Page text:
I know some of you have already started planting seeds, and it’s not long before the garden season is going to be in full swing. I’ve drawn up some tips that might be helpful for May planting – feel free to share what you’re all up to in the garden!
BROAD BEANS. If you haven’t already sown broad beans, it’s not too late. While most beans are seeded around the time of the last frost, broad beans are the exception and can be seeded early.
OTHER BEANS. Wax beans, pole beans, and dry beans are usually planted mid May, around the time of the last frost. simply reseed.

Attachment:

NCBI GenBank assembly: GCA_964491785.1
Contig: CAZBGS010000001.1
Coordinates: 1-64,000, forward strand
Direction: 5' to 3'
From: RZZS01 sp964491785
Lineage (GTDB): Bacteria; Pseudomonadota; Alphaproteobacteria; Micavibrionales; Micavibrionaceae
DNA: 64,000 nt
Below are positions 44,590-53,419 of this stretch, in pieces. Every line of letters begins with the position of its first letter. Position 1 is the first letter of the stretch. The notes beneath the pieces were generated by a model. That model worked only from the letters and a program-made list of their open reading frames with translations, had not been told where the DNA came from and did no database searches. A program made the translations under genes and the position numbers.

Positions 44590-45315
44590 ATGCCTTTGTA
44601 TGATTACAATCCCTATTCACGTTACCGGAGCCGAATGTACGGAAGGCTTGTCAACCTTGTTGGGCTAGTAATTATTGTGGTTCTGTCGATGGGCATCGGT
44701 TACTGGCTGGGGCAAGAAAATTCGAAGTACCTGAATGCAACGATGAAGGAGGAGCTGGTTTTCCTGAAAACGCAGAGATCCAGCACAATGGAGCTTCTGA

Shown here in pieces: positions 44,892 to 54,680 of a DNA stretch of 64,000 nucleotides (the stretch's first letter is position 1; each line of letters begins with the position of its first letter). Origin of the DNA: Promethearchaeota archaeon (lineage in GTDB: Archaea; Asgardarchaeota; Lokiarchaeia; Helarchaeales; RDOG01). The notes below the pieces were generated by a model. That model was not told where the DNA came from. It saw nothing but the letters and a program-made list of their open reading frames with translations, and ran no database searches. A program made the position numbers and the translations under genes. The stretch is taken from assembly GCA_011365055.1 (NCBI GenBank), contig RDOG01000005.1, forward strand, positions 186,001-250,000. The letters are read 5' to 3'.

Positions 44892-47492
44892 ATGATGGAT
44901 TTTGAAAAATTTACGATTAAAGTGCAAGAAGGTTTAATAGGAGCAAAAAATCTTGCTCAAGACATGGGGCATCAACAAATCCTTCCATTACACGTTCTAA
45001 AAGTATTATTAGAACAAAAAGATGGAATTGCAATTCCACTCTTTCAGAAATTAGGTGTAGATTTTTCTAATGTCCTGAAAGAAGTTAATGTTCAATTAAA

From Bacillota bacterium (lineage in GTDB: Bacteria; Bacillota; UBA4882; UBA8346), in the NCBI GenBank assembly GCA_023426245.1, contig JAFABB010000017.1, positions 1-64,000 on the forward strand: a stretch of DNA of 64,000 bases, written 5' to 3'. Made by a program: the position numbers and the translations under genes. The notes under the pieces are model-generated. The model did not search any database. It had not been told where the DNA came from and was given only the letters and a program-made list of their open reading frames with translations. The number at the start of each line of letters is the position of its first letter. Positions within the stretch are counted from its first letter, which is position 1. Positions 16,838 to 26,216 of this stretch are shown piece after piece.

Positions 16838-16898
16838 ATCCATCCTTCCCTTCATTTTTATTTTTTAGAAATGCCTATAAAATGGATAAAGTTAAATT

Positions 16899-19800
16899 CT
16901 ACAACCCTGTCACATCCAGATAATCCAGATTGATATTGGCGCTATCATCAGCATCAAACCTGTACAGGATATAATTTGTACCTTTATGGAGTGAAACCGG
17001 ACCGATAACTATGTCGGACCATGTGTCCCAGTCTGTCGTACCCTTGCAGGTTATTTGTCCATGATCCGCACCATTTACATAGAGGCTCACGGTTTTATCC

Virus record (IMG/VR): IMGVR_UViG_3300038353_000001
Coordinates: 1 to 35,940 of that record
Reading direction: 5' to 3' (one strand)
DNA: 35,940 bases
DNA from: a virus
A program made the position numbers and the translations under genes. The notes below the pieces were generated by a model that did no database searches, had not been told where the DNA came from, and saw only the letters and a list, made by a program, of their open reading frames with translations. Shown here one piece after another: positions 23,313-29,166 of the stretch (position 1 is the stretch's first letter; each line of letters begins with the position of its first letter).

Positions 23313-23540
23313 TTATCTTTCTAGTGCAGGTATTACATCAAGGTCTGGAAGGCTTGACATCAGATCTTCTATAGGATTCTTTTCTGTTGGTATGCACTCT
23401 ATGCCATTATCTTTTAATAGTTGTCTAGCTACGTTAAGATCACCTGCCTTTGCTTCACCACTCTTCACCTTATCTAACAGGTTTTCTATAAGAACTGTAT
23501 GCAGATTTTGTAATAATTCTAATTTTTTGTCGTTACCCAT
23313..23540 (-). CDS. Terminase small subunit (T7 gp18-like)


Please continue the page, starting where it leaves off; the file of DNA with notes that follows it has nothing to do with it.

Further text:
CABBAGE AND FAMILY (broccoli, Brussels sprouts, kohlrabi) seedlings can be transplanted into the garden now.
RHUBARB and CHIVES – perennial crops that should be up and ready to eat. TIP: These plants are easy to multiply if you have space, simply split the clump in two with a spade and make additional plantings. For rhubarb, snip the flower heads off to encourage new spring growth.
LEEK AND ONION – If you’ve got seedlings, they can be transplanted into the garden right about now. But it may also be wise to wait one more week due to the recent cold spurt.
POTATOES – Now is the time if you’d like to get going early.
TOMATOES – If you’ve got transplants that you’ve been growing indoors, start moving them outdoors during the day to harden them off. They should be ready to go in the garden in a couple of weeks.
SEEDS YOU CAN SOW DIRECTLY in the garden now: beets, broad beans, carrots, lettuce, peas, parsley, radish, spinach, Swiss chard
SEEDLINGS YOU CAN TRANSPLANT into the garden now: cabbage, lettuce, kohlrabi, onions, leeks